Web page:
The New Year is proving to be interesting for veterans and their families. The recently passed budget agreement did not sit favorably with some of our veteran retirees and current active duty because it impacts their pensions. However, within this last week, as reported by GovExec, “The omnibus spending bill introduced this [past] week (JAN 13, 2014) to set the funding levels for all federal agencies would repeal cuts to military pensions for some working-age retirees.” In addition, the bill would restore full COLAs for disability retirements and survivor benefits. Kudos to Senator Murray.
But what a roller coaster ride.
In Washington State, legislators will soon be debating the merits of offering “out-of-state” veterans in-state tuition. Currently, the GI bill covers in-state tuition costs. So, should a veteran who is a resident of another state apply and be accepted to one of our Washington colleges or universities, he or she would be required to pay the “out-of-state” tuition rate until the 12-month waiting time to gain residency is satisfied. This “barrier” is often cited as a deciding factor for where Veterans choose to go to school.
Offering in-state tuition to Veterans, regardless of their home of record, is not unusual. Our neighbors –
Idaho, Oregon and Alaska – already provide this incentive…as do 23 other states.
In 2013, similar legislation to provide in-state tuition (SB 5318) passed the Senate 48-0, and then got bogged down in the House. In the House it was heard and moved forward to the House Higher Ed Committee, then stalled in Appropriations Committee.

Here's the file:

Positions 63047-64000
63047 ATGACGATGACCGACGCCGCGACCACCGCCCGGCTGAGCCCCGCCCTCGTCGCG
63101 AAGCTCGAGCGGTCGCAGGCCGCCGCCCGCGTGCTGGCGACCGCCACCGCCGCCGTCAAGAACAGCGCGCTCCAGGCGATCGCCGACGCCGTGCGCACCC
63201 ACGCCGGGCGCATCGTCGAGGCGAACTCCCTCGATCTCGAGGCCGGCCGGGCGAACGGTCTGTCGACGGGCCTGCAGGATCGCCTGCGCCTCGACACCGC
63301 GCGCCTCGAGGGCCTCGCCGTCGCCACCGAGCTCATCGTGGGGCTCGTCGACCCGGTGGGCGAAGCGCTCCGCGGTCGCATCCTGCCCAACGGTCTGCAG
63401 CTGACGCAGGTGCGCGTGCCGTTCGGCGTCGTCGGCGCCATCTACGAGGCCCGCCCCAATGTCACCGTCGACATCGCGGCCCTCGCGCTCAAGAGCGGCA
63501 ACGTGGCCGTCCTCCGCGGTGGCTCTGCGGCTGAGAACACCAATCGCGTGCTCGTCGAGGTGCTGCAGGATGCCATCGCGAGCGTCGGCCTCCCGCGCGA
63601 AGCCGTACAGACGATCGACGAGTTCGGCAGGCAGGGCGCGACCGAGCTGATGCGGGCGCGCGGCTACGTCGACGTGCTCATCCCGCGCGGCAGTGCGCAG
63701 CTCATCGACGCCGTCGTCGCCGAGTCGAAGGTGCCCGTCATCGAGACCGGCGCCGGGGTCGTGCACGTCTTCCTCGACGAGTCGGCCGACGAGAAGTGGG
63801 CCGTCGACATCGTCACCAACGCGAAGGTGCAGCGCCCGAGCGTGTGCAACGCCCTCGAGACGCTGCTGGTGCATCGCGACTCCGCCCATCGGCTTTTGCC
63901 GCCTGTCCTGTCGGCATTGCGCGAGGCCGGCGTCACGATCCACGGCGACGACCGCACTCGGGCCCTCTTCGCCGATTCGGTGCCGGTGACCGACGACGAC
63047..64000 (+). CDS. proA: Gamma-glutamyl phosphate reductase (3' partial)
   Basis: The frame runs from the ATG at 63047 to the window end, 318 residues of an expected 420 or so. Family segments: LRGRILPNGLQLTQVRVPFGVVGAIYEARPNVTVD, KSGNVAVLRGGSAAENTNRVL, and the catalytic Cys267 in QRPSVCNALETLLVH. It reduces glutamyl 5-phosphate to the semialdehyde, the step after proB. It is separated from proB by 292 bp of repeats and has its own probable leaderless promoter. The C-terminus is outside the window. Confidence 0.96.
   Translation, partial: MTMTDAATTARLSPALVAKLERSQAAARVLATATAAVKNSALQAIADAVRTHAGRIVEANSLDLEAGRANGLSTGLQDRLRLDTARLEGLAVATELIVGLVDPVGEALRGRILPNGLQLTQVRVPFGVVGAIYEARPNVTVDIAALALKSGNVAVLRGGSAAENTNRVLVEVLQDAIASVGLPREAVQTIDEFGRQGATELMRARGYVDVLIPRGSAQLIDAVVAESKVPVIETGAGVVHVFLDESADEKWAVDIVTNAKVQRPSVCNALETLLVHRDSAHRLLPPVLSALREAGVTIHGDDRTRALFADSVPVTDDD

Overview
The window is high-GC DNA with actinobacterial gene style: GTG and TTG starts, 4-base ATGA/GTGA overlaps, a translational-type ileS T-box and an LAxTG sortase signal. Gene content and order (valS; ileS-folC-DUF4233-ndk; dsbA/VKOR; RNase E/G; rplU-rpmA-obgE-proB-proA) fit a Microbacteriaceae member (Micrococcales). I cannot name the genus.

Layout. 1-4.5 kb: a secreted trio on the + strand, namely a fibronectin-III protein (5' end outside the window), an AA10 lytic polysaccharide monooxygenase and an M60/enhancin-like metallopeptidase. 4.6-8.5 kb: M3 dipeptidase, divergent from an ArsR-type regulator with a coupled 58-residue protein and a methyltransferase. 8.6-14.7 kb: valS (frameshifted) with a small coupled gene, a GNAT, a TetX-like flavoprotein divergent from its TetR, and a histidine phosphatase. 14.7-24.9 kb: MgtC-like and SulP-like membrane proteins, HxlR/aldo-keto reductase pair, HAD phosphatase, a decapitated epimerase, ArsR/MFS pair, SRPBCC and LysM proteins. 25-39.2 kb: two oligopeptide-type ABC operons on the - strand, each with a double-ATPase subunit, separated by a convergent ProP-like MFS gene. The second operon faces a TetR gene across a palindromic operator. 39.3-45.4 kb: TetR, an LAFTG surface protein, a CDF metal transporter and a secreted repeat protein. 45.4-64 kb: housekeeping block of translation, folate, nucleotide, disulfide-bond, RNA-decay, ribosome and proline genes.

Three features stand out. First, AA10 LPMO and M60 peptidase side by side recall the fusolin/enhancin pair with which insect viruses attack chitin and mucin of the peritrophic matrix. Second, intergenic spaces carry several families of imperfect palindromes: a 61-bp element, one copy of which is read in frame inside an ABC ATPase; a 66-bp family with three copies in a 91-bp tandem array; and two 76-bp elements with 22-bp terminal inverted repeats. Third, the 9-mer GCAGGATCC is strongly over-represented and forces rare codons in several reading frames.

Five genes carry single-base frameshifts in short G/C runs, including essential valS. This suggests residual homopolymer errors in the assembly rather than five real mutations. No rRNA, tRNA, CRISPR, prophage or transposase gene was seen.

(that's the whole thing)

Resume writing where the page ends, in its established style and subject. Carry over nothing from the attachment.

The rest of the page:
The stall, as some report, was prompted by two universities who were less than enthusiastic to offer such an incentive. This year I’m told everyone is on board and supportive. After all, veterans didn’t just fight for their state, they fought for the United States so why not offer in-state tuition as long as they are making measures to become a resident of the state they are attending school?
Oregon saw an immediate benefit when they passed similar legislation in 2013. Since implementation on Sept. 15, 2013, 70 new veteran students have enrolled in Oregon schools and now pay the in-state rate. Some would argue that is 70 more students who bring revenue to the state that otherwise would have gone elsewhere.
So, here is hoping our state does the right thing – honor veterans and bring additional revenues to our state and higher education institutions.
Bottom line: Uncertainty is expected (or certain) for 2014 when it comes to outcomes on issues that impact our veterans and their families – and if you are a thrill seeker (to carry on with the roller coaster reference), 2014 is starting out pretty exciting.
– By Michael Schindler
Michael Schindler, Navy veteran, and president of Edmonds-based Operation Military Family, is a guest writer for several national publications, author of the book “Operation Military Family” and “The Military Wire” blog. He is also a popular keynote and workshop speaker who reaches thousands of service members and their families every year through workshops and seminars that include “How to Battle-Ready Your Relationship” or “What Your Mother-in-Law Didn’t Tell You.” He received the 2010 Outstanding Patriotic Service Award from the Washington State Department of Veterans Affairs.